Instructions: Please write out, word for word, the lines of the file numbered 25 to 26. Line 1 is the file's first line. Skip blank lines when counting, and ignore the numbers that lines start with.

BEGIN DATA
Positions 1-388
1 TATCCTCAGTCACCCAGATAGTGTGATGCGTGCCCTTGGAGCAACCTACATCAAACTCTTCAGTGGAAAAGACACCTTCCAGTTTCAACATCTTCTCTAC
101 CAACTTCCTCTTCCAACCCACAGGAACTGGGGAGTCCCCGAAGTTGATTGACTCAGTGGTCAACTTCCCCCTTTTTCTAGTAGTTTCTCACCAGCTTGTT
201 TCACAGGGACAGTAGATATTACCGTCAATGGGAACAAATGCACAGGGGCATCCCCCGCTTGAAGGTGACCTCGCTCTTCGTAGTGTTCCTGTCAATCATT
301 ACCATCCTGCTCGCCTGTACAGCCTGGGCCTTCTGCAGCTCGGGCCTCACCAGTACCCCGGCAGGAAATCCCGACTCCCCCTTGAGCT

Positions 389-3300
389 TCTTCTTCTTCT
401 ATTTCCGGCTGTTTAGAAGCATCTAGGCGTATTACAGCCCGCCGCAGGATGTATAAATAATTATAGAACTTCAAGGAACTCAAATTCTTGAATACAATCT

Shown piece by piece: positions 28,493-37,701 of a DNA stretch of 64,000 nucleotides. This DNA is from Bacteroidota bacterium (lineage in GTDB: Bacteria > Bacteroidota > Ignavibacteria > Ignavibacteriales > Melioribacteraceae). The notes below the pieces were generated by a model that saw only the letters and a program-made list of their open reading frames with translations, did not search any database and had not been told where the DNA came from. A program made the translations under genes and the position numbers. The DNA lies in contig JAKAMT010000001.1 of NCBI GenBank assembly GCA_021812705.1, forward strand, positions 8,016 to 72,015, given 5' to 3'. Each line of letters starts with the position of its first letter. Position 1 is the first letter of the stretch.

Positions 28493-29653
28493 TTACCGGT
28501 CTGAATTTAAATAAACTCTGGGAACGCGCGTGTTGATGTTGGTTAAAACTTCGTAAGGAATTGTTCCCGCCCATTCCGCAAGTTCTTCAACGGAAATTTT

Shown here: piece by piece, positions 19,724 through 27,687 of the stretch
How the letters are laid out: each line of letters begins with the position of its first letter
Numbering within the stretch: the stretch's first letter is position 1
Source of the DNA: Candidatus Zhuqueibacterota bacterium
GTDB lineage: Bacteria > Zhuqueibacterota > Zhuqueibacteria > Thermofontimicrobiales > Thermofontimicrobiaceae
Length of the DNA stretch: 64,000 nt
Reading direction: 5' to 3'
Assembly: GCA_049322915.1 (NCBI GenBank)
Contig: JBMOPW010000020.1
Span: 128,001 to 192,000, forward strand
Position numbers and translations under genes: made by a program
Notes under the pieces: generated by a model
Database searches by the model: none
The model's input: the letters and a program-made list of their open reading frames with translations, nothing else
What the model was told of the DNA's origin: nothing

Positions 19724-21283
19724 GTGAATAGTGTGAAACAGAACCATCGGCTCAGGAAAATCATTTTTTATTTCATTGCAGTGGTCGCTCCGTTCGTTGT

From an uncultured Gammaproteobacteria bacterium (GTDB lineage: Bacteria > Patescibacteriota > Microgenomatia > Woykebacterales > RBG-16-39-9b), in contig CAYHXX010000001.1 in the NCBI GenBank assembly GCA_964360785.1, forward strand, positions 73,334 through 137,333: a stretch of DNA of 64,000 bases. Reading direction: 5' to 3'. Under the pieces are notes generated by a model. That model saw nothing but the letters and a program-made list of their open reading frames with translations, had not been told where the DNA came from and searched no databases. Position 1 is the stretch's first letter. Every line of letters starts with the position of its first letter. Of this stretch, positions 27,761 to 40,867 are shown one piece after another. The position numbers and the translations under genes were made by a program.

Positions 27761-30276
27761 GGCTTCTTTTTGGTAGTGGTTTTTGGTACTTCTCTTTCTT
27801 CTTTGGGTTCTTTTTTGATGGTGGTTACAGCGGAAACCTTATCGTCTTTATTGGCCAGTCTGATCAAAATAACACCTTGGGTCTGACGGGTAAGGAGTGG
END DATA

Database searches by the model: none
The model's input: the letters and a program-made list of their open reading frames with translations, nothing else